Group-satisfying courses 8
 Credits 17
Spring
CHN 103 First-Year Chinese 5
Group-satisfying courses 12
 Credits 17
 Total Credits 51
Degree Map
Second Year
FallMilestonesCredits
CHN 201 Second-Year Chinese 5
One of the major survey courses (EALL 209, CHN 480, CHN 482) CHN 480 and 482 are required4
Group-satisfying courses 8
 Credits 17
Winter
CHN 202 Second-Year Chinese 5
One of the major survey courses (EALL 209, CHN 480, CHN 482) CHN 480 and 482 are required4
Group-satisfying courses 8
 Credits 17
Spring
CHN 203 Second-Year Chinese Complete lower-division language courses5
One of the major survey courses (EALL 209, CHN 480, CHN 482) CHN 480 and 482 are required; complete major survey requirements4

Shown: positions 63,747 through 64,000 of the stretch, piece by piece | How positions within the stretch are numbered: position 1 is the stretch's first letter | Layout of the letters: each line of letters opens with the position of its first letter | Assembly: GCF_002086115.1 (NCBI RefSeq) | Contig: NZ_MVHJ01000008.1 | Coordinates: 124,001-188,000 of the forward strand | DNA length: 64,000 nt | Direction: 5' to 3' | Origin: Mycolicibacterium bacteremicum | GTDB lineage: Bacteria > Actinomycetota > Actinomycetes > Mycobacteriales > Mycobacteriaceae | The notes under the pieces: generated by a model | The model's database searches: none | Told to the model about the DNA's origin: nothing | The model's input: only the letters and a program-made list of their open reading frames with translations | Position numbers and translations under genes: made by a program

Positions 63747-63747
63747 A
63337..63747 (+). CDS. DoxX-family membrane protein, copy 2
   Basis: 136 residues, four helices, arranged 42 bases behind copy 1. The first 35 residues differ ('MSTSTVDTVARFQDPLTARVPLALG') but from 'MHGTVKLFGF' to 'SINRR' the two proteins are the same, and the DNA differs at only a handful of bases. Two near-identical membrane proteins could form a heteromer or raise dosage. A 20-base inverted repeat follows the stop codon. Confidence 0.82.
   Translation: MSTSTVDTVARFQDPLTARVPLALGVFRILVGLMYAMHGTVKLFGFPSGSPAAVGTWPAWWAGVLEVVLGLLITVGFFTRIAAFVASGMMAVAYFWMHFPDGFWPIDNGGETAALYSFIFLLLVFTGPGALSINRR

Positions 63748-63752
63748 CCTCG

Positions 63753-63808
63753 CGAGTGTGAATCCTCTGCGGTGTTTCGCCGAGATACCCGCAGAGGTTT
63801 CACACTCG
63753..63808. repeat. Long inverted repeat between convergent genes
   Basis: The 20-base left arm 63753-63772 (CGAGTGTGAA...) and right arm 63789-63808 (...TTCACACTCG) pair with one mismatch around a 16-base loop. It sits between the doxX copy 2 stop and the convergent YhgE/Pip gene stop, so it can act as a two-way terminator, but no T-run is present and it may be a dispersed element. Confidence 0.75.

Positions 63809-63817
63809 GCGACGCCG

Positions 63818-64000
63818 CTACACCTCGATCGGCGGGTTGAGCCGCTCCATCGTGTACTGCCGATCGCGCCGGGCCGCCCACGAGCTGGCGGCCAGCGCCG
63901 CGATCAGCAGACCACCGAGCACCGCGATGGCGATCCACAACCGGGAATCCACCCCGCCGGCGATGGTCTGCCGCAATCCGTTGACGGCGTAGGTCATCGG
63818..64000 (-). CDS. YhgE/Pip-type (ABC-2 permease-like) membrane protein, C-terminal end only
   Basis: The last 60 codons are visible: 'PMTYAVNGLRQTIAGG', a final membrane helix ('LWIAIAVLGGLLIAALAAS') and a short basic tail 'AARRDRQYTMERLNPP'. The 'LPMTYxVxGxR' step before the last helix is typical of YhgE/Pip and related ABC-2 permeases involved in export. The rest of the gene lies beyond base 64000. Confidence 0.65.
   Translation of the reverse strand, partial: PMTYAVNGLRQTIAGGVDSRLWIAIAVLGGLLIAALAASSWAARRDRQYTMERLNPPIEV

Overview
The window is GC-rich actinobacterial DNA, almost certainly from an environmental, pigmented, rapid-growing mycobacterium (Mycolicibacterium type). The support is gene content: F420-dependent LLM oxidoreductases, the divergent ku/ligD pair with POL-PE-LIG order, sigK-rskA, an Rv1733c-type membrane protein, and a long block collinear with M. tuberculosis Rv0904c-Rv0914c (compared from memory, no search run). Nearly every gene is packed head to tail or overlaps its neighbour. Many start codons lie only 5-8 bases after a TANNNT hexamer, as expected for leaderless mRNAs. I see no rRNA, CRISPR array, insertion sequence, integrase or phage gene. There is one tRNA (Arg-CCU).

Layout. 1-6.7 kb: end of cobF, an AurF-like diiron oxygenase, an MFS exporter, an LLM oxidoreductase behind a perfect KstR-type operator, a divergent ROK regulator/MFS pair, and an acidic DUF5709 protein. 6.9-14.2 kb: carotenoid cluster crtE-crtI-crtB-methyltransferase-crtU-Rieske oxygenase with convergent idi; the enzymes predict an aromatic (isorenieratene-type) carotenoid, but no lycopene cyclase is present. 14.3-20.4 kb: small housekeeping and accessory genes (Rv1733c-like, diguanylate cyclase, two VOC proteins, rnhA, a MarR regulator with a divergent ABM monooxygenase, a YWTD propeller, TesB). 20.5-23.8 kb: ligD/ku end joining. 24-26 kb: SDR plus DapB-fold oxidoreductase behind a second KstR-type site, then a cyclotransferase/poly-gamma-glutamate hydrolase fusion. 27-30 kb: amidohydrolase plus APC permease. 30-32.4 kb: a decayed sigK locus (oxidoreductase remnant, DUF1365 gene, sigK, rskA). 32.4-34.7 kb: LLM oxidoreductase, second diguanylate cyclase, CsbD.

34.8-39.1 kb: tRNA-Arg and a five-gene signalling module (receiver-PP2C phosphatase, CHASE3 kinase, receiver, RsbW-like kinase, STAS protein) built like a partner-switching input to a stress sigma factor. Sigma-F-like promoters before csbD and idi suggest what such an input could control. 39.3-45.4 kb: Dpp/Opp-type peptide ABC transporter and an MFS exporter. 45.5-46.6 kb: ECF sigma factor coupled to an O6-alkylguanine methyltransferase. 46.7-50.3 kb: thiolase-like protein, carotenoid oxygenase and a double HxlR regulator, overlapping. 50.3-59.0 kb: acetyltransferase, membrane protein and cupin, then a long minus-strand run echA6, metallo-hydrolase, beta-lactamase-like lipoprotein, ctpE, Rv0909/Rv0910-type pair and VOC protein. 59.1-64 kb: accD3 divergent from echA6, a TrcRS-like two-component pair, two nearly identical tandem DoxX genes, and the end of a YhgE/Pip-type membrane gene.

Group-satisfying course Complete group requirements4
Elective course 4
 Credits 17
 Total Credits 51
Degree Map
Third Year
FallMilestonesCredits
CHN 301 Third-Year Chinese 5
Electives 12
 Credits 17
Winter
CHN 302 Third-Year Chinese 5
Electives 12
 Credits 17
Spring
CHN 303 Third-Year Chinese Complete third-year language courses5
Electives 12
 Credits 17
 Total Credits 51
Degree Map
Fourth Year
FallMilestonesCredits
CHN 411
Fourth-Year Chinese
or Intermediate Language Strategies
4
CHN 436 Literary Chinese 4
Electives 8
 Credits 16
Winter
CHN 412
Fourth-Year Chinese
or Intermediate Language Strategies
4
CHN 437 Literary Chinese Complete literary Chinese requirement4
Electives 8
 Credits 16
Spring
CHN 413
Modern Chinese Texts: [Topic]
or Intermediate Language Strategies